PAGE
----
wpid-hiv-ribbon0.jpgHIV/Aids continue to be a global challenge to public health although there has been some significant reduction in its infection over the years.

This was revealed by Prof. John Anarfi of the University of Ghana, Legon at the opening session of a three-day symposium on HIV ?education policy development and implementation in higher education institutions, organised by the Association of African Universities (AAU) in collaboration with UNAIDS Inter-Agency Task Team (IATT) on Education.

According to Prof. Anarfi, progress has been made by sub-saharan African countries in the fight against the pandemic and that the reduction can be traced to the change in behavioural patterns, in areas of safe sex practise, condom use among others.

On his part, the Minister of Education has noted that since early 2000 the Association of African Universities, (AAU) has involved the Ministry of Education in its activities by constantly informing us of higher education events around Africa as well as of meetings taking place in this country.

He said, the Ministry recognised that the AAU has consistently promoted interchange and co-operation among universities in Africa through its Conference of Rectors, Vice-Chancellors and Presidents of African Universities (COREVIP) and its General Conference in keeping with one of your objectives.

He noted that, higher education continues to be given priority on the African development agenda after several decades of neglect. ?It is worth mentioning that campaigns of bodies such as the AAU, UNESCO etc. continue to yield results.? Much of sub-Saharan Africa has suffered deep stagnation over the last two decades, and is staggering under the weight of domestic and international conflict, disease (especially the plague of HIV&AIDS), poverty, corruption and natural disasters.?

According to the Minister, Tertiary and higher education institutions must be aware of how HIV and AIDS is affecting their functioning and operation, especially in countries where the prevalence is high, adding that HIV and AIDS can reduce student enrolments through deaths, illness, financial constraints, and demand for home care of sick relatives and friends.

He averred that HIV and AIDS also increase the cost of training academic and support staff due to attrition, premature deaths, and employee benefits given in case of illness or after death.

Moreover, these impacts he noted, can adversely affect the quality of education within the institution because sick, depressed, unmotivated or demoralized staff cannot be expected to teach effectively, nor can infected and affected students be expected to fully comprehend educational instructions or assume all the course workloads.

Different interventions, he mentioned, can be adopted to address the transmission mechanisms of HIV. ?Collectively, they can slow the spread of HIV.? The spread of HIV/AIDS is mostly through heterosexual contact, therefore effort that aim at reducing the spread of the infection must be focused on interventions that limit sexual transmission of HIV/AIDS.? These include:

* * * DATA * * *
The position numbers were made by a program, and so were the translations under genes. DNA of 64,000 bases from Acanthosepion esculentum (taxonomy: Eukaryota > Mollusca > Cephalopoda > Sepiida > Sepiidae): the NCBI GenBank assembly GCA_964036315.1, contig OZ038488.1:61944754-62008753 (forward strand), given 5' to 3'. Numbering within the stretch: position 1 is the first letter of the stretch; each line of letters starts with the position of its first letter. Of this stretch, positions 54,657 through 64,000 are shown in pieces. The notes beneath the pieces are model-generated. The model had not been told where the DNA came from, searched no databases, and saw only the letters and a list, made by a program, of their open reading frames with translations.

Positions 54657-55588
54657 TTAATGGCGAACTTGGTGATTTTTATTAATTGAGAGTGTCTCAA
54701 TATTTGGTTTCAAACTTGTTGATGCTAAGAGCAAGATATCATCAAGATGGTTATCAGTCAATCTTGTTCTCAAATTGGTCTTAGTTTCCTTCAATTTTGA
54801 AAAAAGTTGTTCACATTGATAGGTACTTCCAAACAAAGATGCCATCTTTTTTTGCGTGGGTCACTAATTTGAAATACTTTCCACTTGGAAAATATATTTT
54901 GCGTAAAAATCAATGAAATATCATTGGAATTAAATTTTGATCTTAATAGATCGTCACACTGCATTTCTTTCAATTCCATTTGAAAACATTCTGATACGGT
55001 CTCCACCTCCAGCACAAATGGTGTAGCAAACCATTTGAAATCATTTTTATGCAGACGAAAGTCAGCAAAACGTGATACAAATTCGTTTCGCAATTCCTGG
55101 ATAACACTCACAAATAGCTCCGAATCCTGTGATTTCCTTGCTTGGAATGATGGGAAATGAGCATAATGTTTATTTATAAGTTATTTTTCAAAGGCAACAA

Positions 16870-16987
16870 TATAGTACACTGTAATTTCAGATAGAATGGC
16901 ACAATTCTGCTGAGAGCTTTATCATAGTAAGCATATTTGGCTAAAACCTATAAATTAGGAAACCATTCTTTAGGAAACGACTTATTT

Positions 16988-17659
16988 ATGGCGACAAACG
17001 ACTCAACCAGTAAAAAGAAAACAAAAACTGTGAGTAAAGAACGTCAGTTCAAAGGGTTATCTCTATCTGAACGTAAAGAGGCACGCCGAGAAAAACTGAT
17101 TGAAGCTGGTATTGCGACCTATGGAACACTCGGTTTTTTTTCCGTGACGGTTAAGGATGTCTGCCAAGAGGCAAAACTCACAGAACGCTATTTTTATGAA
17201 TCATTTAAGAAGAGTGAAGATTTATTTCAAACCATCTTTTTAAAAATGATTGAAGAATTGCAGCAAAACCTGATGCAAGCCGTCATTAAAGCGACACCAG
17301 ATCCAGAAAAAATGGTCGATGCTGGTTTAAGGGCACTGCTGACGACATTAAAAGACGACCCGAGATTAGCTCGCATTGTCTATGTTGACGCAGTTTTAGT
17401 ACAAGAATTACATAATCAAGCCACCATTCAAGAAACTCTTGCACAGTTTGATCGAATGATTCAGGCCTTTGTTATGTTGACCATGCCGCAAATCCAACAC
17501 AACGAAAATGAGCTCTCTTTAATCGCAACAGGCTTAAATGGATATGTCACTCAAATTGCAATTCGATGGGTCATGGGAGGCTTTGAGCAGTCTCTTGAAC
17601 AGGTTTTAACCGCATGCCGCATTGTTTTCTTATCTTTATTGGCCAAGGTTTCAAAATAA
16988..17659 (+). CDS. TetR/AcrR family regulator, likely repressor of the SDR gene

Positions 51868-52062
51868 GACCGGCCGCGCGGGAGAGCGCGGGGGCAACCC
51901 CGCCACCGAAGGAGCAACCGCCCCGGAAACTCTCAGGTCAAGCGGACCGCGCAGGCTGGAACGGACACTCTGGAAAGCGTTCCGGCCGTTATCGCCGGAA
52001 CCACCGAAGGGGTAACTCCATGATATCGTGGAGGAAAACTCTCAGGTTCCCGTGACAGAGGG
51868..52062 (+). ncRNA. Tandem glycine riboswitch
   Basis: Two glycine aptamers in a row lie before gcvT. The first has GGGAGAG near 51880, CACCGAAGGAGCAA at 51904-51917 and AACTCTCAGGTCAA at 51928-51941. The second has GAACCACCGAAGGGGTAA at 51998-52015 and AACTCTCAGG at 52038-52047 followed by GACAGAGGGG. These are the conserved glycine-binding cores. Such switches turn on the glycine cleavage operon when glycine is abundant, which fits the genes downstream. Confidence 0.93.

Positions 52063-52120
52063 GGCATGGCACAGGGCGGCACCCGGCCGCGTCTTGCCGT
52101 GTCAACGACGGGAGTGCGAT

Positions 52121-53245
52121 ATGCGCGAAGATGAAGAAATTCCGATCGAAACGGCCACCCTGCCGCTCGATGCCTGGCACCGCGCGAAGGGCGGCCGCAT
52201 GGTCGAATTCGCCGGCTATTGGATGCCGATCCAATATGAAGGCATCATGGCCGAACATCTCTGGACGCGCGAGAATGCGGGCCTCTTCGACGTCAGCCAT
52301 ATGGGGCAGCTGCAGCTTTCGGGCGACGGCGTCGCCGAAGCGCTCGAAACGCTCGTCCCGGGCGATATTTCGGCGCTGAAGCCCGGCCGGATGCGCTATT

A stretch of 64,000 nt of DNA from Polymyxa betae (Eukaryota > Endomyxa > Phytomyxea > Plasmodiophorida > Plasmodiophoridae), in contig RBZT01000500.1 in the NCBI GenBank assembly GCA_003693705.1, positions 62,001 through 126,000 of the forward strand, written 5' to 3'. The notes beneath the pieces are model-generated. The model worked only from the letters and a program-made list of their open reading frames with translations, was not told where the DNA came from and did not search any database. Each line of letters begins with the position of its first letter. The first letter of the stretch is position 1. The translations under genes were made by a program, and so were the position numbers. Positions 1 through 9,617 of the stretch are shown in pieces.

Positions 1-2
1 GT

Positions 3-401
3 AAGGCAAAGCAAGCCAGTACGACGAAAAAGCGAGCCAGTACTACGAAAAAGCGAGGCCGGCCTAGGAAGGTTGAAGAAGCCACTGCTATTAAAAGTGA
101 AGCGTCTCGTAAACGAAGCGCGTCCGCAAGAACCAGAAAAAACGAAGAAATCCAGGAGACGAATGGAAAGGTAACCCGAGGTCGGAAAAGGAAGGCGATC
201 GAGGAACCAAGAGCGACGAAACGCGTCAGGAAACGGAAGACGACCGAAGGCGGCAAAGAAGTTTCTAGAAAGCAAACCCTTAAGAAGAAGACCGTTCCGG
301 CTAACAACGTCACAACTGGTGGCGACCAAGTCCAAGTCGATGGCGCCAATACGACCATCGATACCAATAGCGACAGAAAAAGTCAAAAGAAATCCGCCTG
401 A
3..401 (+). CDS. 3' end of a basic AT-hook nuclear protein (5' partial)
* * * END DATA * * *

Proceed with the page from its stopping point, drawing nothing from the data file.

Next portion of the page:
-???? Promoting abstinence among the youth, both in school and out of school

-??? Reducing the overall number of sexual partners among students and teachers alike

-??? Delaying the onset of sexual activity among adolescents

-???? Promoting the use and consistent availability of condoms, including female condoms

-???? Strengthening programmes for STI control

-???? Encouraging voluntary counselling and testing

-???? Expand services to vulnerable groups within the education group at all levels.?

In 2000, the Ministry of Education (MOE) began implementation of HIV/AIDS intervention programmes under guidelines contained in the strategic plan covering five years. Prior to this initiative, MOE had integrated Population/Family Life Education topics into existing curricula in four career subjects at each level of the school programme: Primary, Junior Secondary (JSS), Senior Secondary (SSS), Teacher Training and University level.

Key elements of the MOE plan involve the strengthening linkages among learners, educators, individuals and communities to combat the spread of the disease, training of teachers as motivators and students as peer educators for early diagnosis and treatment of STIs, and condom distribution and advocacy.

The Government of Ghana for some years now has focused its attention on the effect of HIV&AIDS on education in general and will continue to do so under the better agenda.

The Education minister however stated that it was gratifying to note that the Association of African Universities through its HIV&AIDS project is collaborating with UNAIDS to reduce the impact the disease has on higher education.

?The UNAIDS Inter-Agency Task Team (IATT) on Education and partners, I understand, are by this symposium seeking to explore issues and good practices regarding HIV in tertiary educational settings and discuss a wide range of issues concerning learners and education staff. I hope that at the end of the day, your deliberations here today will go a long way in helping to reach the zero infection debate that we desire to achieve so that our tertiary education institutions will continue to produce the human resource that we need to develop the society.?

He commended the organizers of this workshop for their support to make the symposium possible.

The UNAIDS Inter-Agency Task Team (IATT) on Education was

created in 2002 to support accelerated and improved education sector responses to HIV and AIDS.

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